DX: When he got shot the media was largely critical.

Gobi Rahimi: 100%. I think, again, to reflect: We all have what I call this universal energy running through our veins: some would call it divinity, and some would call it magic. The difference between you and me, maybe, and Tupac was that Tupac knew and he used it. Unfortunately he hadn’t mastered how to use that spirit, he hadn’t mastered how to use his own existence so unfortunately that’s what took him out. But he also, in a way died for all the injustice, he died for all of this to come to the surface. Look at how many seats have filled the empty shoes that he’s left behind. Just in music.

DX: Kendrick Lamar’s new album is great example of that…

Gobi Rahimi: Kendrick Lamar to me is one of those on the same frequency and intensity and in that universal energy that we were talking about. There are so many that have ridden on his coattails that try to emulate him and can’t even win.

DX: Absolutely. There have been numerous copies.

Gobi Rahimi: The reason we are doing the Indiegogo campaign is because the true essence of Tupac I think was independence. And ideally, what we would rather do is we’d rather raise the financing that we need to make this film without having to answer to a studio. That’s why we are intending on partnering up with Strange music and Tech N9ne. They built a gigantic force in the music industry that the majors aren’t able to achieve with what they’ve achieved as far as merchandising, touring and the kind of money they’re generating. That’s all independence.

Tech N9ne is a great example of an artist that got to bring to fruition what Tupac was trying to do. He’s achieved autonomy and what we want to do a unity album and bring a who’s who in music. Trying to get Tupac music might be very problematic given the biopic, all the hands are in the pot as far as Tupac’s music is concerned. The idea we came up with was to do a unity album and bring a who’s who, and not just Hip Hop artists. Maybe go after Alanis Morissette who ‘Pac was friends with. Try and get Madonna or Trent Reznor or try and get some alternative artists involved in this project as well.

DX: Who have you spoken to from Strange. Have you spoken to Tech?

Gobi Rahimi: We’ve been talking with the date liner over there and Tech is very aware of this project. We haven’t signed any contracts, but they are aware that our intentions is for them to help with the project.

DX: When people go and donate to the Indiegogo, what do you want to tell them that they should expect from this film?

Gobi Rahimi: The truth of all that went down in the weeks leading up to and the last week of the life of Tupac.

DX: What was Suge’s reaction during what went down?

Gobi Rahimi: I couldn’t tell you once he got stitched up, but the first hour that we were in the hospital he was moved [away from us], and the next day he was moving about smoking a cigar. I am not a good gauge of Suge’s emotion, but anyone who can run over their friend in a pickup truck is not going to be shedding too many tears.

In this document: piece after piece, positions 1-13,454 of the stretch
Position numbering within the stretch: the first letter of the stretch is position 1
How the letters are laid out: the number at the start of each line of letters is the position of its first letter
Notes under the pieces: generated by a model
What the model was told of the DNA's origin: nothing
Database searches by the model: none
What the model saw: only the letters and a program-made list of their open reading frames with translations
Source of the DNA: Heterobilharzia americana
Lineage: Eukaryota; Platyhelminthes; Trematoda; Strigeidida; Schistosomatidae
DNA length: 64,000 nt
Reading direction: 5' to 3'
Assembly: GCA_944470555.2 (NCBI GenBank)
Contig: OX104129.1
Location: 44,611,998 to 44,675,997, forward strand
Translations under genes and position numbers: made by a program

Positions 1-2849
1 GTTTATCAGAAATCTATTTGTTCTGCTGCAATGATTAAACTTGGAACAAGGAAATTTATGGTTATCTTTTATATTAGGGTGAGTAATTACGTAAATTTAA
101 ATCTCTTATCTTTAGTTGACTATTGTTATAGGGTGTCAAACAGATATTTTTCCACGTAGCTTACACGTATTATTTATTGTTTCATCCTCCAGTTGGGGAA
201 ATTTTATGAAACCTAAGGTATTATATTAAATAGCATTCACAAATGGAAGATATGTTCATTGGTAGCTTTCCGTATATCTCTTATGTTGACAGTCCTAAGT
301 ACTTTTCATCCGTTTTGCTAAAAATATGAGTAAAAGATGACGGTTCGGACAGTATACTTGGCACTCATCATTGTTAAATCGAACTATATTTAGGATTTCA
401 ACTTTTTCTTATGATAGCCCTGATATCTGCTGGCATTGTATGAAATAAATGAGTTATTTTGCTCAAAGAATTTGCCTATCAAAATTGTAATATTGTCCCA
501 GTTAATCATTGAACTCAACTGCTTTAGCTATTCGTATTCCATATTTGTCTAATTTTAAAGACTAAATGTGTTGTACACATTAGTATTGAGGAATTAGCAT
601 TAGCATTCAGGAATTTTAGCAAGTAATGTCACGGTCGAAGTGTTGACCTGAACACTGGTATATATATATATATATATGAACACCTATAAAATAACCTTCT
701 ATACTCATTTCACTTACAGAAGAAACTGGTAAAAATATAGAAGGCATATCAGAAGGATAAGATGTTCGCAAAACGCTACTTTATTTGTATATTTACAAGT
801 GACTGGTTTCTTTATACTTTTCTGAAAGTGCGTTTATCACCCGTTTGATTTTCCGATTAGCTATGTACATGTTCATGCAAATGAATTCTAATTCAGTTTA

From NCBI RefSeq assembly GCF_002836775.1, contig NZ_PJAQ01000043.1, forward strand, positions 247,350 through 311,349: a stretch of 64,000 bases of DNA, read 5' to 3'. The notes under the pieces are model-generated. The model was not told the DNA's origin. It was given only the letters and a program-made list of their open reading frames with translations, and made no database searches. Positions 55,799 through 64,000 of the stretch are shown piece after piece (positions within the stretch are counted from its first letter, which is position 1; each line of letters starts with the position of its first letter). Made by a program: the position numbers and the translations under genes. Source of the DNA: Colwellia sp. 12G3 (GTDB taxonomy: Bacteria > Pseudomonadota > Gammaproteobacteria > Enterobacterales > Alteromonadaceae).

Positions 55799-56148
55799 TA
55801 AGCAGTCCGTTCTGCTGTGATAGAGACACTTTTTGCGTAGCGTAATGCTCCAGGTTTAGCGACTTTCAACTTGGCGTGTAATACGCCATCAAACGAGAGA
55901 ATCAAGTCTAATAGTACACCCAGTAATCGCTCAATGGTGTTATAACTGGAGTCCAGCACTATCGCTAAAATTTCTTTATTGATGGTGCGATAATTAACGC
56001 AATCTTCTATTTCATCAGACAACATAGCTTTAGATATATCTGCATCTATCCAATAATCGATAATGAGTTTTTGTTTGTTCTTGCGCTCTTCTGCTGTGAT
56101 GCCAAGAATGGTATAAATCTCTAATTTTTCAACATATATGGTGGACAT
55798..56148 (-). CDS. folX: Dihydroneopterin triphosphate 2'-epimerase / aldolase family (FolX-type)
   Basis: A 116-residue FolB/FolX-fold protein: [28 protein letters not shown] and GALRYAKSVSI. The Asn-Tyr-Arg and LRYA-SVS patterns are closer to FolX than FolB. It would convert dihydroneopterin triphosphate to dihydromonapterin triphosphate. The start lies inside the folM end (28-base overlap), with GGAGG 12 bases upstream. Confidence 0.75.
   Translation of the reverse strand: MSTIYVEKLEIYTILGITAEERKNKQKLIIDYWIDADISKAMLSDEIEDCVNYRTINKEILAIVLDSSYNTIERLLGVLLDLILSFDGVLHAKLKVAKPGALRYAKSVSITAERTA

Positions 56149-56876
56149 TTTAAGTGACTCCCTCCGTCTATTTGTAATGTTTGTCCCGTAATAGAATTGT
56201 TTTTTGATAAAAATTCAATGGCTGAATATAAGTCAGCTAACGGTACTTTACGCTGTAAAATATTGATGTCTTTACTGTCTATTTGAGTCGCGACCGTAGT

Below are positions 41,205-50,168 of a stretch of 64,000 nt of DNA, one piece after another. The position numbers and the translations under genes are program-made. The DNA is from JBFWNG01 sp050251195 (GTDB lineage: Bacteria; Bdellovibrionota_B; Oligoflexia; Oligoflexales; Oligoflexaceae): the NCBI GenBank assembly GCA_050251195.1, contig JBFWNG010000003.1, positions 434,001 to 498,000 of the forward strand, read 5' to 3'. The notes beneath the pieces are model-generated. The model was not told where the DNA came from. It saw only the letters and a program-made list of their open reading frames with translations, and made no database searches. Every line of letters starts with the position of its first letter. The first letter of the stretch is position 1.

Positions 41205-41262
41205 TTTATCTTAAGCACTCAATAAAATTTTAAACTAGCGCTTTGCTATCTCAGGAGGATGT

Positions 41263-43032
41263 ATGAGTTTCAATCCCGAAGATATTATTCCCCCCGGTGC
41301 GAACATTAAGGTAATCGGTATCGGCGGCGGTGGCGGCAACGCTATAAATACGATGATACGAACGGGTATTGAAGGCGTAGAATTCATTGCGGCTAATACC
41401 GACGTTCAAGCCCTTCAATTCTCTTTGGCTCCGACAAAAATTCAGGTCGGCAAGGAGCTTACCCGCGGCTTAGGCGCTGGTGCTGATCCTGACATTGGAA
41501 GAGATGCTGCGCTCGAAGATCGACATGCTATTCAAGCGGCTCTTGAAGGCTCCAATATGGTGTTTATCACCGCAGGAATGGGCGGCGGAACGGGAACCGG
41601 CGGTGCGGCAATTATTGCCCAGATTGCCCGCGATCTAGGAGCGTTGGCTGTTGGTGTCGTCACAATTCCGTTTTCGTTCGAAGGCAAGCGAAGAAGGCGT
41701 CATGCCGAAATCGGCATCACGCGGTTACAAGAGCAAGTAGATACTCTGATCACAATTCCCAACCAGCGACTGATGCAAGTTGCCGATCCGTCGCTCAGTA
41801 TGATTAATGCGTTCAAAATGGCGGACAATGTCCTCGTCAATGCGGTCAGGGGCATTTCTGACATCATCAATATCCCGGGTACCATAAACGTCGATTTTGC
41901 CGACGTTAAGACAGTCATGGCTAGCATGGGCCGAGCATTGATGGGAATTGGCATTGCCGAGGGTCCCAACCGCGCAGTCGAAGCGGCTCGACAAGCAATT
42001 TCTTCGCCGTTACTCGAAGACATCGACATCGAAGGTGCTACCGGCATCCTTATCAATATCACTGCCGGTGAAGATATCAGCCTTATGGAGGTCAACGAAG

Gobi Rahimi Speaks On How Tupac Would Feel About Kendrick Lamar & Today’s Hip Hop

DX: This film is incredible because you were there….

Gobi Rahimi: This, also, is going to be the last film starring Tupac Shakur. Because I have archival footage of him that’s never been seen before and I can’t get someone to play Tupac. So the film has been written in a way, the script has been written around the footage. Trying to get someone to play Tupac, I can see how it is so problematic and I pray to God the biopic… I wish them all the luck in the world. I think that my upside is that I don’t have to deal with that issue. I have footage of him and I am going to let him speak for himself.

DX: One last question, if Tupac was here right now, what would he say about rap right now and Hip Hop right now?

Gobi Rahimi: I think Tupac would say rap music is completely merchandised. That’s just me speculating. I was on the periphery. I don’t think he would be a fan of rap music at all, at all! and I think that he would be calling out everyone who is making buck off music that doesn’t mean anything.

DX: He’d be calling out a lot people.

Gobi Rahimi: He’d be calling a lot of people out, but there are still emcees that are doing their thing that mean something like Brother Ali. If ’Pac had survived that would be one muthafucka he’d be fucking with. If I could get Brother Ali on this soundtrack.. I care about big names like the Jay Z’s and Nas’ and all that but I’d go after Brotha Ali before I go after names.

DX: You absolutely should go after Brother Ali.

Gobi Rahimi:Martin Luther King Jr.’s FBI papers came out in 1999 when they took him out. It’s there but unfortunately people don’t mobilize. [And], I would love it if I could sit around with what the magic solution is to get the fans involved so that they can be a part of this, but unfortunately contemporary audiences have been lied to and brow beaten so much that projects like this…

Even though in my heart I feel it’s authentic, it’s been a struggle to even put me in a position to tell my story. It’s tough to get them to sign off on the authenticity. I know once we have all the money and film is made they are going to be rushing to the box office. But getting them to commit at this point for me has been a struggle. I have to deal with social media and people telling me what Tupac wants me to do.

DX: What do you think Tupac would say to Kendrick if anything at all?

Gobi Rahimi: I think Kendrick would be one of the people that Pac would fuck with. Kendrick is another person I would love to have on the album because he works outside of the box. I think ‘Pac would definitely fuck with him.

Andre Grant is an NYC native turned L.A. transplant that has contributed to a few different properties on the web and is now the Features Editor for HipHopDX. He’s also trying to live it to the limit and love it a lot. Follow him on Twitter @drejones.